There’s also plenty of opportunity to get your penguin fix the farther south you head in New Zealand. Forget the aquarium: this country still has three wild species of penguin, including the world’s smallest—the kororā, or little blue penguin—and they can be spotted in a number of locations, including near the university town of Dunedin or on Stewart Island.
The country’s waters don’t just offer the chance to spot sea life; surf breaks dot the coastline, whether along the black-sand beaches of western Auckland—made famous by the triple-Oscar-winning movie The Piano—or in the remote waters of Gisborne. While the more sedate pastimes of sailing, golfing, and walking (known as “tramping”) are readily available, New Zealand has made its name as the place for high-octane activities. Want to jump off a bridge with a piece of elastic tied to your ankles? They’ve got that covered—and hopefully your travel insurance has, too. Want to raft down rushing river rapids, jump out of a plane, take a helicopter to a remote mountain and ski down, or fly down a zip-line? Head to Central Otago—later on, you can settle your frayed nerves with a glass of powerful Pinot Noir.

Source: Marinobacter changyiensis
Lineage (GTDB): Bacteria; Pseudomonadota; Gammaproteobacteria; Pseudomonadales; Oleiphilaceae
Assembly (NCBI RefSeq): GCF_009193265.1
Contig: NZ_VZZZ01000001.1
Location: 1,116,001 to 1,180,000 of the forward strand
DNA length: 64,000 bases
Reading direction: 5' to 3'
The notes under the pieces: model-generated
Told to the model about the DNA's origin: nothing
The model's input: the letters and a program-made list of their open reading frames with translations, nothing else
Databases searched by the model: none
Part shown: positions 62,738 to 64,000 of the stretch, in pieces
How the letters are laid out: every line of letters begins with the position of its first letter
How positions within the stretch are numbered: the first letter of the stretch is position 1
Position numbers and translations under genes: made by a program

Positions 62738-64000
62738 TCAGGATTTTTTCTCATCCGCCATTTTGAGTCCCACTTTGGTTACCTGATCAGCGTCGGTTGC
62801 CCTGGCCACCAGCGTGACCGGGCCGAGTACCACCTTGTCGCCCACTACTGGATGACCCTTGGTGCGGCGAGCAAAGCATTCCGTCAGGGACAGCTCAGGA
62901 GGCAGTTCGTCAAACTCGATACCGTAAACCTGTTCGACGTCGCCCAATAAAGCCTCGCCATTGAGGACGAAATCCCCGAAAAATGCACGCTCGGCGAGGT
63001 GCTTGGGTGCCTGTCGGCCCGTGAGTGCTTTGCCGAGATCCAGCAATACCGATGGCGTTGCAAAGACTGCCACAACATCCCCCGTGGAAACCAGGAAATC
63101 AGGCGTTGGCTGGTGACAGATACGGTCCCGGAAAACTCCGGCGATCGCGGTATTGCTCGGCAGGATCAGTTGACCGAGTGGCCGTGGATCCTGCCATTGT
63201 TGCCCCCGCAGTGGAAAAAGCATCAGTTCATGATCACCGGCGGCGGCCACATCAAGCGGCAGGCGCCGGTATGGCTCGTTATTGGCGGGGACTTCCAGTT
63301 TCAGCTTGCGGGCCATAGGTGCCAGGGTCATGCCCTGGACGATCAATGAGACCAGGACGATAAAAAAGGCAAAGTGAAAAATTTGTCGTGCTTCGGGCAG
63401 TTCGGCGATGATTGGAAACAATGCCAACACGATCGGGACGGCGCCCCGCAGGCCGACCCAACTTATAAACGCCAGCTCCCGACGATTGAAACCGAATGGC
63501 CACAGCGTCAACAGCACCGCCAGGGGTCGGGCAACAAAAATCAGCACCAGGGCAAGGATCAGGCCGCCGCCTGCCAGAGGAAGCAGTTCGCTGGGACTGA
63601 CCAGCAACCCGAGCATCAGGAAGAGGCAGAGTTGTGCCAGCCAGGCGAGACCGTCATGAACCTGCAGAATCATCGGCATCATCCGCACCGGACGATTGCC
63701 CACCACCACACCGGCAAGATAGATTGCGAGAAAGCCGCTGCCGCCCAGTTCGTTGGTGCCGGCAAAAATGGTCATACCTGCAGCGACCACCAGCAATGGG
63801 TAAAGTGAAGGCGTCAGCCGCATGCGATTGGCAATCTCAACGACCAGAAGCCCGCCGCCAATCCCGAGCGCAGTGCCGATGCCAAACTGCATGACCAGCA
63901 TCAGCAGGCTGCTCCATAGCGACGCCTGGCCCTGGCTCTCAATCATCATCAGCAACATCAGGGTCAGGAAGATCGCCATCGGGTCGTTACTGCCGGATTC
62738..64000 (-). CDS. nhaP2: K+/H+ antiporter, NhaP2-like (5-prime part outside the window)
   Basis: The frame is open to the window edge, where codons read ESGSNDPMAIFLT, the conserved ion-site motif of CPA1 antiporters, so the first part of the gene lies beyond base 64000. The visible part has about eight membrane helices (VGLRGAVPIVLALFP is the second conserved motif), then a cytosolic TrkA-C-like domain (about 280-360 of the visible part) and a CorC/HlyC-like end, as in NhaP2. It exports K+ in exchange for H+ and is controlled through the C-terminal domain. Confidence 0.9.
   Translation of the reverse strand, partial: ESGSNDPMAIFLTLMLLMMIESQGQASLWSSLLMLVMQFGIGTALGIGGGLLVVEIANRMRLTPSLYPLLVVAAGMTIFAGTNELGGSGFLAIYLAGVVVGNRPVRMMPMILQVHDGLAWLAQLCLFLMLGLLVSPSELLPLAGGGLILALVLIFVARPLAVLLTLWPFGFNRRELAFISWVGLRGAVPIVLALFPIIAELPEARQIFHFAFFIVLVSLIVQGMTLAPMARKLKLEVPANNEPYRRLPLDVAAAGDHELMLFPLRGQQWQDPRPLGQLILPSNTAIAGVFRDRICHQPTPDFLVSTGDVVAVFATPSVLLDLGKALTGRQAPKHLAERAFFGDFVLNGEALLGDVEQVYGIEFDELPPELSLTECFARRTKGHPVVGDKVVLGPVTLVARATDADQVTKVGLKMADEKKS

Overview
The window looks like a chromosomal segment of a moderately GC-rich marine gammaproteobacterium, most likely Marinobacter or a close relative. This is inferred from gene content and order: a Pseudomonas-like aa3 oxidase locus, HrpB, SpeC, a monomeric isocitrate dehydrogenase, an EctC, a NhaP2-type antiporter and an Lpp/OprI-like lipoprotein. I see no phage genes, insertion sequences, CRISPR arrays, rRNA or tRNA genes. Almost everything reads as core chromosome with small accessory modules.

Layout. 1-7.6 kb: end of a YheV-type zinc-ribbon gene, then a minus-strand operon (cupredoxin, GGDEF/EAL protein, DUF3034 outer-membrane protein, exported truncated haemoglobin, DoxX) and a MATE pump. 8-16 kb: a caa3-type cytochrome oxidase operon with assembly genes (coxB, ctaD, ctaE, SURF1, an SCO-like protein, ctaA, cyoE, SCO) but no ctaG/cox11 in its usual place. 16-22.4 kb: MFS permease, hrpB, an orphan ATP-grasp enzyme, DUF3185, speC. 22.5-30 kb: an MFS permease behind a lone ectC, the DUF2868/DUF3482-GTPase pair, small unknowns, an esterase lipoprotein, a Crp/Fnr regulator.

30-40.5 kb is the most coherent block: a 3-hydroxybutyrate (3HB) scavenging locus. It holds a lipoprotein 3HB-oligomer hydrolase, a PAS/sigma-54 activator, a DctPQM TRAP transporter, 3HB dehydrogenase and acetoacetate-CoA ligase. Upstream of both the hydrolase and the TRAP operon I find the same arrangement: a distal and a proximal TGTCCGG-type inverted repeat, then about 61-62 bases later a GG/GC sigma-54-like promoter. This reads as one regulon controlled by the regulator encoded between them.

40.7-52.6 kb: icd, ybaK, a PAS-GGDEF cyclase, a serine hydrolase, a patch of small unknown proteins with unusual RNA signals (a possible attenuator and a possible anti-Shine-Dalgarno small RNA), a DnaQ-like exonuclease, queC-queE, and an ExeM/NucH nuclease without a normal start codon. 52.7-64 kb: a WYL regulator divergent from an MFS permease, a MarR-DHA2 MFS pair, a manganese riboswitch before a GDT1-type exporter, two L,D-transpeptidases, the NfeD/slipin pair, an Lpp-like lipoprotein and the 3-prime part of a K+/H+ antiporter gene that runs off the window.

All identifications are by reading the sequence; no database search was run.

The heady mix of extreme sports and a once-weak New Zealand dollar made the country a magnet for backpackers, but now an increasing number of operators are catering for high-net-worth individuals: fine dining, luxury lodges, and helicopter hire are all commonplace for those who have the means to enjoy them. Play a round of golf overlooking the Pacific Ocean at luxury resort Cape Kidnappers in Hawke’s Bay, then relax with a spicy Syrah after the 18th-hole; or fall in love with Wharekauhau Lodge, as the now-owner, US wine mogul Bill Foley, did in 2009 while sampling the savory Pinot Noirs from nearby Martinborough.